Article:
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Incorporating Media Assets Into JavaFX Applications
Release 2.2
April 2013
JavaFX Incorporating Media Assets Into JavaFX Applications, Release 2.2
Copyright © 2011, 2013 Oracle and/or its affiliates. All rights reserved.
Primary Author: Cindy Castillo
Contributing Author:
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1 Introduction to JavaFX Media
Supported Media Codecs........................................................................................................................ 1-1
HTTP Live Streaming Support .............................................................................................................. 1-2
Creating a Media Player.......................................................................................................................... 1-2
2 Embedding Media Into a Web Page
To Get Started............................................................................................................................................ 2-1
Create the Application............................................................................................................................. 2-2
3 Controlling Media Playback
Creating Controls .....................................................................................................................................
Add the Functional Logic Code .............................................................................................................
Modify the
Compile and Run the EmbeddedMedia ..............................................................................................
Part I
Part I
About This Tutorial
This tutorial describes the JavaFX media functionality available through the Java APIs
for JavaFX, including the formats of media files that are currently supported.
The document contains the following chapters:
Introduction to JavaFX Media
Embedding Media Into a Web Page
Controlling Media Playback
Introduction to JavaFX Media
The active growth of media content on the web has made video and audio an essential
part of rich Internet applications. The idea of broadening the horizons of traditional
media usage led to the creation of the JavaFX media functionality that is available
through a set of Java APIs. The package enables developers to
create media applications that provide media playback in the desktop window or
within a web page on supported platforms.
Figure 1–1 demonstrates a variety of possible media usages in JavaFX applications.
Figure 1–1 Samples of Media Usages
The operating systems and Java Runtime Environments (JREs) supported by JavaFX
media features are the same as those listed in the JavaFX SDK System Requirements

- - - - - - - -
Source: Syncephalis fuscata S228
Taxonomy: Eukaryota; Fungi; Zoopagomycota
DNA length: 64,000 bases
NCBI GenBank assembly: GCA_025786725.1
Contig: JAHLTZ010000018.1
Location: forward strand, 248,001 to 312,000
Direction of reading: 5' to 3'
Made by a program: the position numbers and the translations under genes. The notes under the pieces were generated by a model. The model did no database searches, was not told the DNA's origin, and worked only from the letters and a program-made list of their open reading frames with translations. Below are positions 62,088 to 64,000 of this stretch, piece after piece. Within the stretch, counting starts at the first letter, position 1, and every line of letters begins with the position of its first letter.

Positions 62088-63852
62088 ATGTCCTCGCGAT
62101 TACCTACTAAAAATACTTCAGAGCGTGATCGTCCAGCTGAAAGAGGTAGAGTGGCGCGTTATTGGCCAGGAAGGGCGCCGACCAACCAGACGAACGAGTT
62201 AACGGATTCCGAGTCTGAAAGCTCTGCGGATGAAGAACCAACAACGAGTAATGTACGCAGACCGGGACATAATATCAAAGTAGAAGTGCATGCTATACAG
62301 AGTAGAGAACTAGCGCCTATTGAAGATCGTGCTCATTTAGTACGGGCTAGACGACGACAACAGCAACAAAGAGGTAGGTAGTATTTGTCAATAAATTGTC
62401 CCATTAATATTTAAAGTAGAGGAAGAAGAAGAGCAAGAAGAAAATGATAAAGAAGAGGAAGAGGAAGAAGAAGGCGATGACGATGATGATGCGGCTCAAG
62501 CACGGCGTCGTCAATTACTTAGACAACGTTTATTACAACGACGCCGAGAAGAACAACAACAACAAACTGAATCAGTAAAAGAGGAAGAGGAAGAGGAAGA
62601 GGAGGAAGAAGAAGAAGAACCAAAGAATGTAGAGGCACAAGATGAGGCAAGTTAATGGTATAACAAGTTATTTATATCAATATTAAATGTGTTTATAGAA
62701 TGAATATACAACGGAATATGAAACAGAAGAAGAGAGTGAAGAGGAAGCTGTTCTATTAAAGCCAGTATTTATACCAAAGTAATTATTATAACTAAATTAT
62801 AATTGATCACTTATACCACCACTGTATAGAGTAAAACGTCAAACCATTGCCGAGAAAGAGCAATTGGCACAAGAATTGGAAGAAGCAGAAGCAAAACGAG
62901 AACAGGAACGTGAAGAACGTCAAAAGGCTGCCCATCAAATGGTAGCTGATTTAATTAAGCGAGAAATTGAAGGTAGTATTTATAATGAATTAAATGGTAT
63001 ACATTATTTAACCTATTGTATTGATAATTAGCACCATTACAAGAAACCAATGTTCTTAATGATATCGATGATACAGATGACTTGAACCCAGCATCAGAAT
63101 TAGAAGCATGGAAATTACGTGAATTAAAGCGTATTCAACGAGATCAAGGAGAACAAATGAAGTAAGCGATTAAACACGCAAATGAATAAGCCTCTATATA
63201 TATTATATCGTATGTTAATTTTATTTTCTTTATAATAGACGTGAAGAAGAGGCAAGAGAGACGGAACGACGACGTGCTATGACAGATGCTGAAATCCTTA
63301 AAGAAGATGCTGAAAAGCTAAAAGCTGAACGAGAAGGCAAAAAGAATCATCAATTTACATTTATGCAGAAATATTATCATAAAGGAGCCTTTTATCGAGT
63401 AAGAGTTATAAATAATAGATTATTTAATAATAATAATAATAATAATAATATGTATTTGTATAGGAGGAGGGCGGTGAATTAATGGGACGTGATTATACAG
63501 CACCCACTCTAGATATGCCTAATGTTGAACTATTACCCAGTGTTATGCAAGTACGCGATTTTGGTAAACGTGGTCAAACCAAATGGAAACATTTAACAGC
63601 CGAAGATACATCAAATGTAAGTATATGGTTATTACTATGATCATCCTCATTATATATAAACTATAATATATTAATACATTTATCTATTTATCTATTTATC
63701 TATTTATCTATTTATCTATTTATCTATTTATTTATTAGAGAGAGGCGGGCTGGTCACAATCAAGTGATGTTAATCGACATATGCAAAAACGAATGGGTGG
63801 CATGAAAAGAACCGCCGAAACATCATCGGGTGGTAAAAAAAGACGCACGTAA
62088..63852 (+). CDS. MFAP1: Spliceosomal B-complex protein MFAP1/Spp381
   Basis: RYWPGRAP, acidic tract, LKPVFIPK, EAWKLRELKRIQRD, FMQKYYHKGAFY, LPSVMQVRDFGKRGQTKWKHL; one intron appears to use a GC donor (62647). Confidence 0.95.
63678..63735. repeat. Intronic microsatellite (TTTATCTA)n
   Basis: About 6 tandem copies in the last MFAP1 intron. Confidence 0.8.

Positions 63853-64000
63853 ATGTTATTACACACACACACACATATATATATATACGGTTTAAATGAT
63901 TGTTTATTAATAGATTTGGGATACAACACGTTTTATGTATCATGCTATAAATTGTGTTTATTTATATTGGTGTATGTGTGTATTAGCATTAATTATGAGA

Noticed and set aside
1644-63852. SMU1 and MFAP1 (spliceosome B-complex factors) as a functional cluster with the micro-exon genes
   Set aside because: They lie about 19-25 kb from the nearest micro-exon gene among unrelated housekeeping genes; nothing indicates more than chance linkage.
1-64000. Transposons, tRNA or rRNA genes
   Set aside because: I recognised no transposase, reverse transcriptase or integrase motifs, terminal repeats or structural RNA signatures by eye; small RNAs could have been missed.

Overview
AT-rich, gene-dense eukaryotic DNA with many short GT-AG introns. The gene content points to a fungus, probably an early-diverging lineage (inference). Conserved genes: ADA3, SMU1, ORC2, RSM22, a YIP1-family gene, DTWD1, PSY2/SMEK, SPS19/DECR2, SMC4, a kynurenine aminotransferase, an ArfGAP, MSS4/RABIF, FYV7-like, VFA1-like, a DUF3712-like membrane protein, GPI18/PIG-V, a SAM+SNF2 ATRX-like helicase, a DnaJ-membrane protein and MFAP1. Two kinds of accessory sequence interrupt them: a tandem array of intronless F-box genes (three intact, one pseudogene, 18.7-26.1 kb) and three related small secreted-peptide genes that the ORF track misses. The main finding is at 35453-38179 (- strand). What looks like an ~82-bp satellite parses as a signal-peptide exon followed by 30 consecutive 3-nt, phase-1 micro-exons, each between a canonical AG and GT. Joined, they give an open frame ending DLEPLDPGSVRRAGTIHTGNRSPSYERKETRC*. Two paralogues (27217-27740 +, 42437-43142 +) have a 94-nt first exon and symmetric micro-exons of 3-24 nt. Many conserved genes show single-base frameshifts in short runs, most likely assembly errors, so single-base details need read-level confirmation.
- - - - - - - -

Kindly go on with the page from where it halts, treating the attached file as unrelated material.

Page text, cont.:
document. Refer to the JavaFX Release Documentation page for the appropriate
system requirements information for the version of JavaFX SDK you are using.
Supported Media Codecs
The formats currently supported are the following:
Audio: MP3; AIFF containing uncompressed PCM; WAV containing
uncompressed PCM; MPEG-4 multimedia container with Advanced Audio
Coding (AAC) audio
Video: FLV containing VP6 video and MP3 audio; MPEG-4 multimedia container
with H.264/AVC (Advanced Video Coding) video compression
Introduction to JavaFX Media
HTTP Live Streaming Support
You may not integrate the On2 VP6 video decoder in the
design of a semiconductor or register transfer level (RTL) or any other
similar level necessary for development of semiconductor
implementation of the On2 VP6 video decoder.
The FLV container is supported by the media stack on the platforms supported by the
JavaFX SDK. A single movie encoded in this format works seamlessly on supported
platforms. Standard FLV MIME settings are required on the server side to enable
media streaming.
The MPEG-4 multimedia container is also supported on all operating systems
supported by the JavaFX SDK. On the Mac OS X and Windows 7 platforms, playback
will be functional without requiring additional software. However, the Linux
operating system and versions of Windows older than Windows 7 require the
installation of readily available third party software packages, as documented in the
JavaFX System Requirements. AAC and H.264/AVC decoding have certain
platform-dependent limitations, as described in the JavaFX Release Notes.
Decoding of some audio and video compression types relies on operating
system-specific media engines. The JavaFX media framework does not attempt to
handle all multimedia container formats and media encodings supported by these
native engines. Instead, the framework attempts to provide equivalent and well-tested